4 Replies Latest reply on Nov 17, 2016 8:42 AM by

    Part/drawing File Naming Best Practices

    Jody Smith

      This is not a Solidworks specific issue and I am not sure how this will be answered so that someone can get points. I'm trying to explain to my current engineering group why it isn't a good idea to have the revision in the file name and I just can't seem to get through to anyone why this is not a good idea. This is the only place that I have worked that does this. We currently use  a manual document/revision control process but sometime in the next year will transition to an electronic PDM system of some type and I have been a key proponent of this switch. They always reply with "How do you know you are looking at the latest/correct revision?" I was always taught that the version that everyone has access to/can view IS the latest revision. Whenever I see a file name with a revision on it, it means that it is an older revision that has been archived. Also in other businesses when we went to implement a PDM system (SmarTeam, Team Center, Enterprise, Whatever) it was always advised by the PDM representative to NOT put the revision in the part/drawing/file name. Am I the odd bird on this train of thought? Do I have a valid argument? I need some bullet points or nightmare scenarios or something to give as examples as to why this is not a good idea, or I need to be proven wrong so that I can suck it up and move on after 5 years of trying to beat them into submission. Don't even get me stared on the "smart" numbering system that we use. I have given up on that argument. Again, I know this is not Solidworks specific, but as I have focused on and only primarily used SW for my entire career (15 years) and am not a member to any other CAD forums I am using this forum. Also I understand  that there are many scenarios (do part and drawing get revised together or not? etc.). I'm not going to put this in any specific category as I want input form CAD admin, users, Engineers and anyone willing to chime in. Any assistance would be greatly appreciated.

        • Re: Part/drawing File Naming Best Practices
          Peter Brinkhuis

          I try to rename my SolidWorks files as little as possible. Changing file names can result in broken references with assemblies and drawings when not done correctly. I never add a revision to parts, drawings or assembly file names. Only export files can have a revision in their file name, because the contents can't change.


          Revisions are always tricky when working with files, Onshape doesn't have this problem because it doesn't work with files. A PDM system should handle all of the revision issues without the need for file name changes.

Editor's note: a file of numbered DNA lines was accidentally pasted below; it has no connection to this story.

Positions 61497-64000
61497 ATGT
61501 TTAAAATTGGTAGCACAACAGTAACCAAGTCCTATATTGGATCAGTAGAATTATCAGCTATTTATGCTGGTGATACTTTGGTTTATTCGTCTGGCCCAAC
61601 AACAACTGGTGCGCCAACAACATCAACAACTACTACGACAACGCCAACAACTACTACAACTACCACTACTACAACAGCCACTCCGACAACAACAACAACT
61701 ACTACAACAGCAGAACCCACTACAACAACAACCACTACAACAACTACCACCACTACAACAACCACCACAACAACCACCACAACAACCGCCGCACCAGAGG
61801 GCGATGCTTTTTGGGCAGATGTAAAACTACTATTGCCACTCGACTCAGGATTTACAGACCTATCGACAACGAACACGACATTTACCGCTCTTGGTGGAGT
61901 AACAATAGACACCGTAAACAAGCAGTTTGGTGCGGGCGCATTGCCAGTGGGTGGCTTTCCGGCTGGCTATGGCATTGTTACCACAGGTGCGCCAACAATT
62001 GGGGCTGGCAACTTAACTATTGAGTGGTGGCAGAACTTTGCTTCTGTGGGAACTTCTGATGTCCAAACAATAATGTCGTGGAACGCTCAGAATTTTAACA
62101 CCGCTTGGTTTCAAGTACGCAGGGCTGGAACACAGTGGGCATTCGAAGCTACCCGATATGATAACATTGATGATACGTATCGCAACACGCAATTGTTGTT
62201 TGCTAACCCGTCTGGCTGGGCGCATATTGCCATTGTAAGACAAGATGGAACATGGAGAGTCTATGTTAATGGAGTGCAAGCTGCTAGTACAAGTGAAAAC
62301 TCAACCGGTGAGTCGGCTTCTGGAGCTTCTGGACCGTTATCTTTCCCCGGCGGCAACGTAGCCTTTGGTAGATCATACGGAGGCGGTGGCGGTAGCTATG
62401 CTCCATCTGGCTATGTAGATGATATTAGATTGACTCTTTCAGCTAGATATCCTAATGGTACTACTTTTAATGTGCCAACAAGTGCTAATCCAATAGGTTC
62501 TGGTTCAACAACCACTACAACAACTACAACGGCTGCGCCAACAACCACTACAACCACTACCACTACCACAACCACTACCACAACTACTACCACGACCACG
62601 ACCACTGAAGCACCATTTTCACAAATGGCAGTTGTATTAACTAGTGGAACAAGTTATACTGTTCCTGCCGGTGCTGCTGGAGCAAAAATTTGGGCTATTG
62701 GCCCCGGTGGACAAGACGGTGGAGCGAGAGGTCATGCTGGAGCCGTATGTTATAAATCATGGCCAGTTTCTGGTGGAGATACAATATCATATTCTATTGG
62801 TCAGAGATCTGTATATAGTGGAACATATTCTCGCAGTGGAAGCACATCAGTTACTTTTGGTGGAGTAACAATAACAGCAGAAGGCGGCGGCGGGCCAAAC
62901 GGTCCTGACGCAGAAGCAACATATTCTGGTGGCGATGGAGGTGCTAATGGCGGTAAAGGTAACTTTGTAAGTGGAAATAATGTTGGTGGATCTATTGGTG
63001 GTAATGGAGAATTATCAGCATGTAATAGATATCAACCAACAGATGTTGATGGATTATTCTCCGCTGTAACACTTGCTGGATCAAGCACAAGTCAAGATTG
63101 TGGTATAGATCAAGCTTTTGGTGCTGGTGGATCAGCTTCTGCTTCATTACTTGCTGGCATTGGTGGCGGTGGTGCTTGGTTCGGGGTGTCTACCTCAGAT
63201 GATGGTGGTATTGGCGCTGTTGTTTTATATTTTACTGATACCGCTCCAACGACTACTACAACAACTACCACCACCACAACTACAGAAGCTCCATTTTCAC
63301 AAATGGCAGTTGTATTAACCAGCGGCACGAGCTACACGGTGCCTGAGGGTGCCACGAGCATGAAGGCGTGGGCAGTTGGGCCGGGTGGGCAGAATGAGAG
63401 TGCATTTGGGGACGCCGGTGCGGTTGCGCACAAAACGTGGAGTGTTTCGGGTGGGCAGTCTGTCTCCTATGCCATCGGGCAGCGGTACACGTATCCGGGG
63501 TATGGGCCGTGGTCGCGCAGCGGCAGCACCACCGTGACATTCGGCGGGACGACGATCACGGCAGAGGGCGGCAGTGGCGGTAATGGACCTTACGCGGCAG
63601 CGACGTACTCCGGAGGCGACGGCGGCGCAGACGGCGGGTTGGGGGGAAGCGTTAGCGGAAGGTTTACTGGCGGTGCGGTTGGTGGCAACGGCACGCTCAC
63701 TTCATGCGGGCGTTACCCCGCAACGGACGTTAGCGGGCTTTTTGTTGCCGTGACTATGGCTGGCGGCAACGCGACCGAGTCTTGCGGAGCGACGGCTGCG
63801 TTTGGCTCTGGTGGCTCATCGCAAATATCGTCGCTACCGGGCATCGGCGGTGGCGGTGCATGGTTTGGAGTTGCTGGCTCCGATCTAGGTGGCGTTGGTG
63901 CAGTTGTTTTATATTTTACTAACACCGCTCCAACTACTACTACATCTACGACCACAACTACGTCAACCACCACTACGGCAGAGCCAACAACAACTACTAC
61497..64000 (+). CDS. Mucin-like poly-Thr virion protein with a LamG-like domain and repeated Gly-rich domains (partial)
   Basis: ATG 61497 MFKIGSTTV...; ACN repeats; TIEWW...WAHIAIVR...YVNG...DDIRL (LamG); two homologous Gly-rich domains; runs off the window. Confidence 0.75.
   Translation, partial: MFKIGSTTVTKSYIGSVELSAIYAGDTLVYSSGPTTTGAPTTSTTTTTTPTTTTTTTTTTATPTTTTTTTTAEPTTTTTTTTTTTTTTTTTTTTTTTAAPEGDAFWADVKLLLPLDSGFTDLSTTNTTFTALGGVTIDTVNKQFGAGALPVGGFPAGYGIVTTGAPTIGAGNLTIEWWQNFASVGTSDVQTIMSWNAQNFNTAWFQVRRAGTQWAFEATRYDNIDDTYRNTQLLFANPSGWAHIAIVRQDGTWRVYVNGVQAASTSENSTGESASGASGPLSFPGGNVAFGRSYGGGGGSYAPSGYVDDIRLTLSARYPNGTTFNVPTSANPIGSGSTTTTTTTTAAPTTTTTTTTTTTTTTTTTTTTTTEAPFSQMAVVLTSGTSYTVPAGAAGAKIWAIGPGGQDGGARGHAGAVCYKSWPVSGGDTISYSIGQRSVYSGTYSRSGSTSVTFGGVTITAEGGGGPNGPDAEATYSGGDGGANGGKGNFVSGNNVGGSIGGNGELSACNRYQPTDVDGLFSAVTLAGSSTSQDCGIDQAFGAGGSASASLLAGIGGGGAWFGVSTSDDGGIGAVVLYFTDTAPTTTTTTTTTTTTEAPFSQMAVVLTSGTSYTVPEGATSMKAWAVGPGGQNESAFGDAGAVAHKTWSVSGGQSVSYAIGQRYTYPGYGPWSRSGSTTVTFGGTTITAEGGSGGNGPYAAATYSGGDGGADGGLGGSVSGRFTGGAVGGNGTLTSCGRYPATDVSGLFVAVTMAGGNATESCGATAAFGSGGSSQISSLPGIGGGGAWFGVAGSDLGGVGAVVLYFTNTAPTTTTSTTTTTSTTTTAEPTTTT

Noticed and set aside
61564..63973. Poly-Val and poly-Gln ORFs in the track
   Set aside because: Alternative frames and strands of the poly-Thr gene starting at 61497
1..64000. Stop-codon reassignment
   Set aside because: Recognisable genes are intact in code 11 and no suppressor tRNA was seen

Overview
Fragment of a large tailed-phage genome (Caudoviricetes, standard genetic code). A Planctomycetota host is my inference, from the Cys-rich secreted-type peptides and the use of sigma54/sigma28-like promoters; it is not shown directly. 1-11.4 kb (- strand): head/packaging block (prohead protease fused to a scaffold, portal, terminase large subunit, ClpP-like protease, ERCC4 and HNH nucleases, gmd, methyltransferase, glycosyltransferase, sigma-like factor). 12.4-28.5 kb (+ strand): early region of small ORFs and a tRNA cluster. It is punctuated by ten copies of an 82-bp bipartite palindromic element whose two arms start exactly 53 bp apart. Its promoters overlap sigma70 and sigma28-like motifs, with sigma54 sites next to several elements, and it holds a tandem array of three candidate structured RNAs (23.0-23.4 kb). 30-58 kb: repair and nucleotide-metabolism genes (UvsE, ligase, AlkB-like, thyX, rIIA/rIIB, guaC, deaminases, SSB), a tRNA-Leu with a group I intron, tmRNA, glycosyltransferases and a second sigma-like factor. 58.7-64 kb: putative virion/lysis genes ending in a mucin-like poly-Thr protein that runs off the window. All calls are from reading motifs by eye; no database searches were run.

• Re: Part/drawing File Naming Best Practices
            Steve Calvert

            Always a good topic to start off the day with...


            You are the right side, IMHO, and as Peter says, renaming the file is usually not a good idea/practice.


            I've been through Team Center (Unigraphics Manager), Intralink and am now on Smarteam (since 2006) and none of those used the revision in the file name (that the normal user sees).




            Steve C

            • Re: Part/drawing File Naming Best Practices
              Bjorn Hulman

              Couldn't agree more Jody,

              rev suffix on live files are not in anyway ideal. I'd recommend if someone were to want a history of the parts / assems, to do pack and go's at certain milestones. Custom properties were made for data like revisions, where you can change them, and utilise the data more effectively.



              I also dislike when drawings are separated into different folders from the rest of the cad data. If you click make drawing from part/assem and a drawing already exists in the same folder, SW nicely prompts you to ask whether you'd like to open it. Not so if it's another layer down in an over-cooked hierarchy (IMO).

              • Re: Part/drawing File Naming Best Practices

                You are right in that it is not a good practice. File references can get messed up as mentioned. I like to think of it in an 'old school way' - hand drawn technical drawings have revision tables and usually you'd keep the latest in a drawer and the 'old issue' would be taken out of that drawer and put in the archives. If you wanted to find it you'd head to the archives, there would be zero chance anyone would pick up and use an old issue/revision of a drawing. Electronically (PDM) it works the same way - the current versions live in the current location, older versions are 'hidden away' in the depths of the system and can only be retrieved with the correct permissions. I see the 3D part as the master file, but it can only hold so much information, so the drawing and 3D always get updated together - it's just easier to look at a revision table and see what the changes have been, rather than start comparing rev. 1 and rev. 2 of a 3D part. Another thing  - not everyone in an organisation knows what a revision system is and why it is important, to anyone outside a design office there is no indication of which is the newest file just by naming things part_1.sldpart and part_2.sldprt - Is '2' the latest, or is one the 'primary' version OR are they two different parts with no revision. We would have a problem if we had 2 revisions available in our vault since when a part/drawing is archived a PDF file is automatically generated and this links into our purchasing system. We would have a folder full of the same part drawing but the old drawing would still be linked up as it would not have been overwritten...and no one would notice it unless you put more man hours into managing that kind of thing.